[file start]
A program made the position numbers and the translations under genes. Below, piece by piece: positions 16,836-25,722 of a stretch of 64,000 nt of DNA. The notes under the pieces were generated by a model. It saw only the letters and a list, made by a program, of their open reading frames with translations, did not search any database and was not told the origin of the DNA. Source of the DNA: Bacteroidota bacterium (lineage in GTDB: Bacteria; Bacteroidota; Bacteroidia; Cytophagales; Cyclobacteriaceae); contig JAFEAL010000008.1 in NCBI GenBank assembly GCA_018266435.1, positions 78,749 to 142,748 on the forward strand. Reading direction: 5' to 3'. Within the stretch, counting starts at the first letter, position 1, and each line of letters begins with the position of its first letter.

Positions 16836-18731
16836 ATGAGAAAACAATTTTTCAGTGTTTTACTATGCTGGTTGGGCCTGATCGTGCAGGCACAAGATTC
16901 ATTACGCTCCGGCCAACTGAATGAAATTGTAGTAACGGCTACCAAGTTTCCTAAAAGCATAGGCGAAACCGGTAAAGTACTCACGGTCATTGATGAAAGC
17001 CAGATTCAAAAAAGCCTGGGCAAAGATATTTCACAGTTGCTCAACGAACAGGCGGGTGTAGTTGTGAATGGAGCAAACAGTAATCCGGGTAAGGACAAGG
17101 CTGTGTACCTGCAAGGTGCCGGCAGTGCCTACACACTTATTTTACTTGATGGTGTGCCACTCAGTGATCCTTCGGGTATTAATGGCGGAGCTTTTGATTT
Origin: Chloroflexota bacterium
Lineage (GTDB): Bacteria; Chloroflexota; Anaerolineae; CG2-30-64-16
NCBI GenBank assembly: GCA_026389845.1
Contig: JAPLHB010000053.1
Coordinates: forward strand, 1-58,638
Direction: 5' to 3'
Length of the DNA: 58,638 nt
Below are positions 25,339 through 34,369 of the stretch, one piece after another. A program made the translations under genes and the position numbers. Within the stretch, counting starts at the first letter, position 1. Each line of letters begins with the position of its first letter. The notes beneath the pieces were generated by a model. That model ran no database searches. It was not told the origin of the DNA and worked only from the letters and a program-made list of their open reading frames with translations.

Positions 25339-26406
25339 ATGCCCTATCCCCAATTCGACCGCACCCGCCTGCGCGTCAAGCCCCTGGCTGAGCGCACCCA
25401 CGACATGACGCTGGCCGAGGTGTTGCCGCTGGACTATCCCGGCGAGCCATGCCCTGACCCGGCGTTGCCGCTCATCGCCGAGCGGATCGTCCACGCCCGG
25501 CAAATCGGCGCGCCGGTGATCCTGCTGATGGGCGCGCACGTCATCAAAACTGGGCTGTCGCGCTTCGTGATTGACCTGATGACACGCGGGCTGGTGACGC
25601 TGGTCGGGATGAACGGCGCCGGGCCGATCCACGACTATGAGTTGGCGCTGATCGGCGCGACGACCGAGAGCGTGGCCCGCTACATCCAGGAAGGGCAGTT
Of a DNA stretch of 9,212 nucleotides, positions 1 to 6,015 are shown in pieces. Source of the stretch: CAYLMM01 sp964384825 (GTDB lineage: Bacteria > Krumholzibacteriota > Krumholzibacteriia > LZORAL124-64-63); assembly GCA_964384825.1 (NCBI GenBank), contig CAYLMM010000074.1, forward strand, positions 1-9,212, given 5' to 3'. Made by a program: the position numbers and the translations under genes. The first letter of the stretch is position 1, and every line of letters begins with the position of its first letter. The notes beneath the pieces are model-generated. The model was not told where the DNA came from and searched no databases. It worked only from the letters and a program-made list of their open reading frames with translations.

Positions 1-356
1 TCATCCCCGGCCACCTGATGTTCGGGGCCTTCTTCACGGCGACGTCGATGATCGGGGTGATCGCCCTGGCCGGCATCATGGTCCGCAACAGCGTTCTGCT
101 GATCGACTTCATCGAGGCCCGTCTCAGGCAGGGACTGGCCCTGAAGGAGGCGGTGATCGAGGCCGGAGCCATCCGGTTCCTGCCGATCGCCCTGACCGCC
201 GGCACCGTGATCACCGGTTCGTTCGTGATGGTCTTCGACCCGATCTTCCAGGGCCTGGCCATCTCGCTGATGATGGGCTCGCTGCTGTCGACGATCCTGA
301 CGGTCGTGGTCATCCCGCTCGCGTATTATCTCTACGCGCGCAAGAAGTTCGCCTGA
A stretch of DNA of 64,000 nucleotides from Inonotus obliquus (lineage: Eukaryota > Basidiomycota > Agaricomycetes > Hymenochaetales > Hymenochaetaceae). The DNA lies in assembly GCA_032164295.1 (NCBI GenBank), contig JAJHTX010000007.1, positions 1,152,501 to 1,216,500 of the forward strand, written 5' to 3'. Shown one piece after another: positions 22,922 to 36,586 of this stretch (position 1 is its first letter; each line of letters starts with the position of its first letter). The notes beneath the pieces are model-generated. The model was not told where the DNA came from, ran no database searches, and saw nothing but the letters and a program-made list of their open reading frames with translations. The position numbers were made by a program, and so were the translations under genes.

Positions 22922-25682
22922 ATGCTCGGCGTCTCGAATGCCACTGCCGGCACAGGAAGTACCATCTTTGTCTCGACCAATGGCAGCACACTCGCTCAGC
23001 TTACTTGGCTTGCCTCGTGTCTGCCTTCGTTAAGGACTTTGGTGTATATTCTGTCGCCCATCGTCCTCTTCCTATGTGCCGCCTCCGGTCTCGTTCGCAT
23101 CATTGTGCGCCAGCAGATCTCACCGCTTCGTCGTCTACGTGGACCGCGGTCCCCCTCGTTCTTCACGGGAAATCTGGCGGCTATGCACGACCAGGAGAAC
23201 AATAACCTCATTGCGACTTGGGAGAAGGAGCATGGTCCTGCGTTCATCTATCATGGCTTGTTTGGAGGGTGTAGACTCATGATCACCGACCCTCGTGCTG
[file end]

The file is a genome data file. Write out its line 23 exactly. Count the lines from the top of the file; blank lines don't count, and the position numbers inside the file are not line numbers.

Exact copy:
101 GATCGACTTCATCGAGGCCCGTCTCAGGCAGGGACTGGCCCTGAAGGAGGCGGTGATCGAGGCCGGAGCCATCCGGTTCCTGCCGATCGCCCTGACCGCC